Nier creator Yoko Taro lost his freaky mask and replaced it with something even worse

Yoko Taro in a scary leprechaun mask.
(Image credit: Yoko Taro)

Nier creator and famously quirky game developer Yoko Taro has, as part of his personal brand, a giant grinning skeletal headpiece which he wears during public appearances. Or he had such a headpiece. 

Taro is currently in Los Angeles attending the 2023 Anime Expo, and promoting his newest project Kamierabi. When it came time for his panel, he wasn't dressed as fans have come to expect. This came about, per Taro, thanks to a bunch of drinking sessions between him and other creatives, which resulted in a drunk television producer losing the Emil head—an oversized recreation of the perpetually grinning spherical skull of one of Nier's beloved characters—in a bar (thanks, GamesRadar+).

Despite the loss, Taro was not about to go on stage at Anime Expo and show his face. Appearing on a panel, Taro drew audience applause with his replacement disguise, which is kind of even more creepy than the Emil mask. It looks like a leprechaun, but one that's been on a two-year bender and just woken up to the worst hangover on the planet. Taro's appearance was accompanied by a slideshow of his adventures around LA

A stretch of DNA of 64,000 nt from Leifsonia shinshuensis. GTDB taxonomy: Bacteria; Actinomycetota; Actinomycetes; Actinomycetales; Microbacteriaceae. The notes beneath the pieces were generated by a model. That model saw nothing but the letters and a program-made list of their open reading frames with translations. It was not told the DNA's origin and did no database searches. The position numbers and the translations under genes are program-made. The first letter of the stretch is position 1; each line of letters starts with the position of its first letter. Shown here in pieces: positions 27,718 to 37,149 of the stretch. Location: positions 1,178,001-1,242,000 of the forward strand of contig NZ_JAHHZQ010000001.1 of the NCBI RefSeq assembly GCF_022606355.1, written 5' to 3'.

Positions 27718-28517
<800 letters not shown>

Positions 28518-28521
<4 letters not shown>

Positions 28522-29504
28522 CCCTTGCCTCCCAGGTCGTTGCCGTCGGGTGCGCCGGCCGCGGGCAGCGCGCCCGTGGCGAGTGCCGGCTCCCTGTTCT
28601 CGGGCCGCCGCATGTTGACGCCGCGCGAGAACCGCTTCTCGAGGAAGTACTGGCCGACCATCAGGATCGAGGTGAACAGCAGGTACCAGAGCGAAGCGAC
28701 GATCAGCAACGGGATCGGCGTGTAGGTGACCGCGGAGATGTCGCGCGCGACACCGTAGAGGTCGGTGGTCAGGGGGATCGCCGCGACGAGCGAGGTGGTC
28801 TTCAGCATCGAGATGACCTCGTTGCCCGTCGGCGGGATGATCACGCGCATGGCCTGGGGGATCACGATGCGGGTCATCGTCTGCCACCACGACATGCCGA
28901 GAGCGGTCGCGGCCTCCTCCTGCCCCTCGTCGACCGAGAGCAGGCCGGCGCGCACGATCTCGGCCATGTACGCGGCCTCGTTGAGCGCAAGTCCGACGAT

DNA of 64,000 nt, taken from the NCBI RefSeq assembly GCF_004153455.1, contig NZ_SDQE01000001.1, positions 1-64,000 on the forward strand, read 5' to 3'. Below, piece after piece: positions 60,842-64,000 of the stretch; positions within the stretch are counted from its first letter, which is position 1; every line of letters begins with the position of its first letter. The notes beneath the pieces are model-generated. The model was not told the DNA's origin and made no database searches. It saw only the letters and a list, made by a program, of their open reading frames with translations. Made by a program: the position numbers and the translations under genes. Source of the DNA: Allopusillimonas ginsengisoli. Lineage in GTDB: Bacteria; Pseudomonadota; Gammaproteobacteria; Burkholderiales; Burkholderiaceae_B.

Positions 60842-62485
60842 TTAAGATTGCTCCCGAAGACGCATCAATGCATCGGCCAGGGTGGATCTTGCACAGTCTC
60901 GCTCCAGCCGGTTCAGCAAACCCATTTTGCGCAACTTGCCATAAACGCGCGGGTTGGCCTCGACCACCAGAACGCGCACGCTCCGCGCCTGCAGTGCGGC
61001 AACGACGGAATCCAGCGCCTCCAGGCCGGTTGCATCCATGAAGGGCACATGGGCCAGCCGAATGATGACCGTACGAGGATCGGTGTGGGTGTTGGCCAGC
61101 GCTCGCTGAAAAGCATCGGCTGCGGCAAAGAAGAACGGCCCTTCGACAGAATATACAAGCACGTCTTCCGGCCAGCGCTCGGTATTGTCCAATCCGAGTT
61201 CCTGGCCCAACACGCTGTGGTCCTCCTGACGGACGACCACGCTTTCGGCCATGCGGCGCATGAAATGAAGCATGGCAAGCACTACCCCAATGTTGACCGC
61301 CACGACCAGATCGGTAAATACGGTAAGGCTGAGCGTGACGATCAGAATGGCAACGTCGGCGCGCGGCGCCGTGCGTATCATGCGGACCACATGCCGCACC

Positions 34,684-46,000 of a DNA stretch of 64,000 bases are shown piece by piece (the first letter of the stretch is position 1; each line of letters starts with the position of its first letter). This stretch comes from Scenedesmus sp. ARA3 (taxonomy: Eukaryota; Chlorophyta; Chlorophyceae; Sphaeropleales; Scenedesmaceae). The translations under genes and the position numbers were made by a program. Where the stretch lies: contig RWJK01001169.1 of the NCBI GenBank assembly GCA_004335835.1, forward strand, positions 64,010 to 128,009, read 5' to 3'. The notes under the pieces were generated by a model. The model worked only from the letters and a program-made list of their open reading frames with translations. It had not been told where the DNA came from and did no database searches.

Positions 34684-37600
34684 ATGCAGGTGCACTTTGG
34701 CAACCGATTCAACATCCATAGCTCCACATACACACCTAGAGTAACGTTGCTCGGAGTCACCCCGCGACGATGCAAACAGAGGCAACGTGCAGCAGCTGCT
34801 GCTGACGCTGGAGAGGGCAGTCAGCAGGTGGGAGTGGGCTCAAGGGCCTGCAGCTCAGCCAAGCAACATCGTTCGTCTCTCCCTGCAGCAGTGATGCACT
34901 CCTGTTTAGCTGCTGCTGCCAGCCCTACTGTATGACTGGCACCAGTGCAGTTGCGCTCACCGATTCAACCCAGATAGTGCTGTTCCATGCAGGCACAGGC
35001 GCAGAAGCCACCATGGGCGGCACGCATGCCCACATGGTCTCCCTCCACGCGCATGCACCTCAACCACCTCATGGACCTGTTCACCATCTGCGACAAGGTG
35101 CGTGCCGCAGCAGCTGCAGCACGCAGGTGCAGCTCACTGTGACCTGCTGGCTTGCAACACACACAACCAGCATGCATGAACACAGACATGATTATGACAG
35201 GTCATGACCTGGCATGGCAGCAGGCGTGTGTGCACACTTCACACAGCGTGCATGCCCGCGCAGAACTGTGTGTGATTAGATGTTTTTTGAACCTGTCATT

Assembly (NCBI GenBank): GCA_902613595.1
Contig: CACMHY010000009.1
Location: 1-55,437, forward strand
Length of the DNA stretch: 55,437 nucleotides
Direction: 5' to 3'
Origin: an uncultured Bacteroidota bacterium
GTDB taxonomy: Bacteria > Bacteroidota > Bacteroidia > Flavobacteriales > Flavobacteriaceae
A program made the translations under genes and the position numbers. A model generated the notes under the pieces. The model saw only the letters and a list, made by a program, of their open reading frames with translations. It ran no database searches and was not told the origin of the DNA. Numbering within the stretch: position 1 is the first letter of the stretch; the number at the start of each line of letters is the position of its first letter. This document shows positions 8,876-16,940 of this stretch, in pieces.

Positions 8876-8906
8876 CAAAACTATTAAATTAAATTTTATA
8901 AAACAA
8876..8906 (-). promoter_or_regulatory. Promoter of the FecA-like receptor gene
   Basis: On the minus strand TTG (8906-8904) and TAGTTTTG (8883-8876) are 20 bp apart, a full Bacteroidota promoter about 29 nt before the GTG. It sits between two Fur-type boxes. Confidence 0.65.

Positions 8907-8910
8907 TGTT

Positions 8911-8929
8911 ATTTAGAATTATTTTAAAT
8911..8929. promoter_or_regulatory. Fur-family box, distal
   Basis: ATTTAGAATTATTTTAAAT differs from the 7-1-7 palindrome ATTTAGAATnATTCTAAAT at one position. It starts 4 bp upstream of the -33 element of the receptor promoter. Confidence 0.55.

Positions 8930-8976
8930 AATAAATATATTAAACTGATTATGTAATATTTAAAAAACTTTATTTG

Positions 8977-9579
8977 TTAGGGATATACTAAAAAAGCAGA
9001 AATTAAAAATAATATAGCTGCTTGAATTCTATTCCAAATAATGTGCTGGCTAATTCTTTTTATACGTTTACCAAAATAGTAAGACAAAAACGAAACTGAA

Hopefully this is not a long-term replacement. Emil was scary enough, but this is uglier than sin. And presumably this means there's someone prancing around LA with a giant moon head on.

Taro's other recent projects include the Nier: Automata anime, which released a few episodes before a delay blamed on covid. The remaining episodes are due in July. As for the Nier games, Square Enix announced this year that Automata had sold 7.5 million copies, pretty incredible for such an unusual game. Doesn't mean there's going to be a sequel anytime soon though.

If there ever is, hopefully the Square Enix marketing department just sort Taro out with a new head. After the panel at the Anime Expo, Taro himself ended by thanking people for coming, adding: "Please let me know if you find a mask." Please.

Rich Stanton

Rich is a games journalist with 15 years' experience, beginning his career on Edge magazine before working for a wide range of outlets, including Ars Technica, Eurogamer, GamesRadar+, Gamespot, the Guardian, IGN, the New Statesman, Polygon, and Vice. He was the editor of Kotaku UK, the UK arm of Kotaku, for three years before joining PC Gamer. He is the author of a Brief History of Video Games, a full history of the medium, which the Midwest Book Review described as "[a] must-read for serious minded game historians and curious video game connoisseurs alike."